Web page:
You will need the following:
- A reason for creating a new language
- A Philosophy
- A Semantic Definition
- A lexical description of your tokens
- A Syntax Analysis definition
How will your language be different? What is its mission? Is it functional? Is it object orientated? Is it a meta-language? What are its unique features? What will it give the world that doesn't exist (or exists in an ugly way)? How do you want to change things? Is it compiled or interpreted? A DSL or general purpose language? This is your philosophy and dictates alot about your language's design.
Next, work on scratching out rough syntax and semantics on paper. This will be your semantic definition ... writing fake code is a great way to develop your thoughts. Read "The C Programming Language" for an excellent example of how this is done. Play with it.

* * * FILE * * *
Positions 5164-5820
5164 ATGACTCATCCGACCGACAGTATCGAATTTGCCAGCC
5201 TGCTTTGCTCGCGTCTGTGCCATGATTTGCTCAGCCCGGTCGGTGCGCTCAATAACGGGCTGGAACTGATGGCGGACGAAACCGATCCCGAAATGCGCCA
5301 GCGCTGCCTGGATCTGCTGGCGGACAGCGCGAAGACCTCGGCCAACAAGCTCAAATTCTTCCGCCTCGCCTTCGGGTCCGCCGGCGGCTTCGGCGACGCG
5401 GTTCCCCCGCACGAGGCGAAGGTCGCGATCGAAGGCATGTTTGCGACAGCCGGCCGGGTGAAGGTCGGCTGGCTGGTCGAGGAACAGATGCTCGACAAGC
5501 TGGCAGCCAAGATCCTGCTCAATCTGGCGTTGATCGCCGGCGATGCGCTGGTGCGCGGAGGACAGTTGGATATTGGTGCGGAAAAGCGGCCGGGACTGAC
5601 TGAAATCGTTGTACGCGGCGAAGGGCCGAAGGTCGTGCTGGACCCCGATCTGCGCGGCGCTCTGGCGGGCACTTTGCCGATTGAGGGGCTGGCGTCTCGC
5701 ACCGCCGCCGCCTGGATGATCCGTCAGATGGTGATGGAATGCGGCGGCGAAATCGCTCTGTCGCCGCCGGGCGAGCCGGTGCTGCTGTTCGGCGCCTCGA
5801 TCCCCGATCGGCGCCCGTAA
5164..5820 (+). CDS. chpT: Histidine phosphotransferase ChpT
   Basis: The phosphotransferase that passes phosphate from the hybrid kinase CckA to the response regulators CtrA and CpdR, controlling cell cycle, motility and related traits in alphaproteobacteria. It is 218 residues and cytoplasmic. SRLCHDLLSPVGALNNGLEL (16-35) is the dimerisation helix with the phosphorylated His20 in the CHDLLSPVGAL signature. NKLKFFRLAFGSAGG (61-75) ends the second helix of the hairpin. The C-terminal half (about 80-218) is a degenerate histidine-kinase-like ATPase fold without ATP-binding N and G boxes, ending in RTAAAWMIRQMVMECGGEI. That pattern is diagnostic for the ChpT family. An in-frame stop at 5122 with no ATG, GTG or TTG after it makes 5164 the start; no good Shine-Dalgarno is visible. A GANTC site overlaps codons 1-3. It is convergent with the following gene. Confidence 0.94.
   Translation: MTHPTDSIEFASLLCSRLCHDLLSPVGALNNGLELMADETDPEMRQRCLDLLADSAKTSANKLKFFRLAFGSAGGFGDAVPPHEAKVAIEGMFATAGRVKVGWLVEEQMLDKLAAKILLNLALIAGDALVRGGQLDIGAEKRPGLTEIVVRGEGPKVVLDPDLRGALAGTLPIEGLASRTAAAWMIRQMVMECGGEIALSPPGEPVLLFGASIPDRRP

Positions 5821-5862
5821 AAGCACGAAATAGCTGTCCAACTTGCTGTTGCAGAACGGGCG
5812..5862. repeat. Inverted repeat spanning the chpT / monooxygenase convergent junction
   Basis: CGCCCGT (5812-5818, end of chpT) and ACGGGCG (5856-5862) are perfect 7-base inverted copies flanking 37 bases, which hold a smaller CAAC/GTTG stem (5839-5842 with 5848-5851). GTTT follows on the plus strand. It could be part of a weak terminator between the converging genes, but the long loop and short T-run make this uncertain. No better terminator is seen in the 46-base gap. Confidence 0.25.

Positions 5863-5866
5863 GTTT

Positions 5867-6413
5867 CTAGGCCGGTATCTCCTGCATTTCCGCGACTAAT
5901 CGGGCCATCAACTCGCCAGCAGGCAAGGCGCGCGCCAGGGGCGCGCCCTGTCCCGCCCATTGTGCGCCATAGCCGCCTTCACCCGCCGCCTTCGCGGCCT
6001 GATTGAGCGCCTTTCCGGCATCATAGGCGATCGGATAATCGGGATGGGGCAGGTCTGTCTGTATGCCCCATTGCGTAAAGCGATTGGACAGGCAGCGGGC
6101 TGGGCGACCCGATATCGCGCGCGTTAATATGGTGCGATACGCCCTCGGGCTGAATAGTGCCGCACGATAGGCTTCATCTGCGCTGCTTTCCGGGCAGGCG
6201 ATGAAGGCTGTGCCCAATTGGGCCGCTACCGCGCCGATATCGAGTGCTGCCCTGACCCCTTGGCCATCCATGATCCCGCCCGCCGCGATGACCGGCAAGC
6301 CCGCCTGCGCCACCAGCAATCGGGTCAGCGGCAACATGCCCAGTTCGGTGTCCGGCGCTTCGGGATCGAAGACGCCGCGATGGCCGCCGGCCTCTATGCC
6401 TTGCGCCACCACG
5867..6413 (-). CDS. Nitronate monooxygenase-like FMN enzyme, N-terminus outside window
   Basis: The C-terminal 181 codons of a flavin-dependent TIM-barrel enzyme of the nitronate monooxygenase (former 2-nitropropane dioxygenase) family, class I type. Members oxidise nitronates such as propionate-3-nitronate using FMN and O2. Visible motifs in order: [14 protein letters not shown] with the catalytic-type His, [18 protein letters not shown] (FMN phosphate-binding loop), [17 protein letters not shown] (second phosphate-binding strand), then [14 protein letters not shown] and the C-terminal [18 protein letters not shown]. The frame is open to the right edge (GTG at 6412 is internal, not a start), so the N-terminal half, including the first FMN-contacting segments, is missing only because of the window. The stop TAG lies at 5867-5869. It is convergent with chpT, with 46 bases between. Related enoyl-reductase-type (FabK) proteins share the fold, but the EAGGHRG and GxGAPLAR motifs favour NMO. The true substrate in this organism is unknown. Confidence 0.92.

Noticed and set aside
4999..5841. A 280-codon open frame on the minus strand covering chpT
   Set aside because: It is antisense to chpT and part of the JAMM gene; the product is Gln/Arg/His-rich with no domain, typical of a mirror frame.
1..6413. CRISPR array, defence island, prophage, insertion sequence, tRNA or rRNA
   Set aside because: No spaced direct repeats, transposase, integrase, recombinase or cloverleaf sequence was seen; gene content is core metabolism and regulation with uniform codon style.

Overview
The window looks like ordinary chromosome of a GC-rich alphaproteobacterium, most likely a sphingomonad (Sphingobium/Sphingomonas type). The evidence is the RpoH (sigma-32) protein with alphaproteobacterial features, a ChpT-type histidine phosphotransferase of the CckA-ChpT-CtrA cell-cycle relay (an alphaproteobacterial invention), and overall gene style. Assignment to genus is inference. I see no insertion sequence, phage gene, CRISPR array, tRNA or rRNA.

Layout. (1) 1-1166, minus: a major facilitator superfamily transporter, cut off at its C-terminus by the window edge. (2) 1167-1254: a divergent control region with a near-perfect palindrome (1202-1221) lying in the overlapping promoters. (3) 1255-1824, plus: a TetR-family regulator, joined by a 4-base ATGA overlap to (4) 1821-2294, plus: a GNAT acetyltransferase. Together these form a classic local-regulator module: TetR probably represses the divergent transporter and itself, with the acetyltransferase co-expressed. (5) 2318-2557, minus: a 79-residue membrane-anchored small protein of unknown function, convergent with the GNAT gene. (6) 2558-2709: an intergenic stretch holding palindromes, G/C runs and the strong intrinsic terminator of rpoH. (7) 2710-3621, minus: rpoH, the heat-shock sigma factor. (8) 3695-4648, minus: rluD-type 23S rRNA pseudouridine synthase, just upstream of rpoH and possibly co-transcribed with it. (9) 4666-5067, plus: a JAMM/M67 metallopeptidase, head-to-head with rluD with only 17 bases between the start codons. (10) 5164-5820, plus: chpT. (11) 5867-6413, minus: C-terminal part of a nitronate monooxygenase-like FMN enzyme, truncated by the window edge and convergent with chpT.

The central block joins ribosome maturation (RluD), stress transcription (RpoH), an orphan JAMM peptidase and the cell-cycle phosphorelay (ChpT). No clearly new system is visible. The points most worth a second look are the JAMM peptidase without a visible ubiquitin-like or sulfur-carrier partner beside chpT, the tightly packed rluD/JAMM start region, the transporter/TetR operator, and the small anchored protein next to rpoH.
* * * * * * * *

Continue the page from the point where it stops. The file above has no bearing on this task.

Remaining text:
You will then need to define your tokens and syntax in some way. Programs then process these into automata capable of reading in strings and processing the syntax. Yacc and Bison use Regular Expressions and a BNF style syntax for lexical and syntax analysis respectively. There are also Yacc and Bison like tools in for other languages.
You will also need a grounding in language theory/compilers to know what NOT to do. Examples include ambiguous grammars, AST generation and manipulation problems and generally how to make life simple for yourself. Knowing the theory is very important. I would consider getting the following to start off:
Compilers: Principles, Techniques and Tools (Dragon Book)
Modern Compiler Implementation in C or Modern Compiler Implementation in Java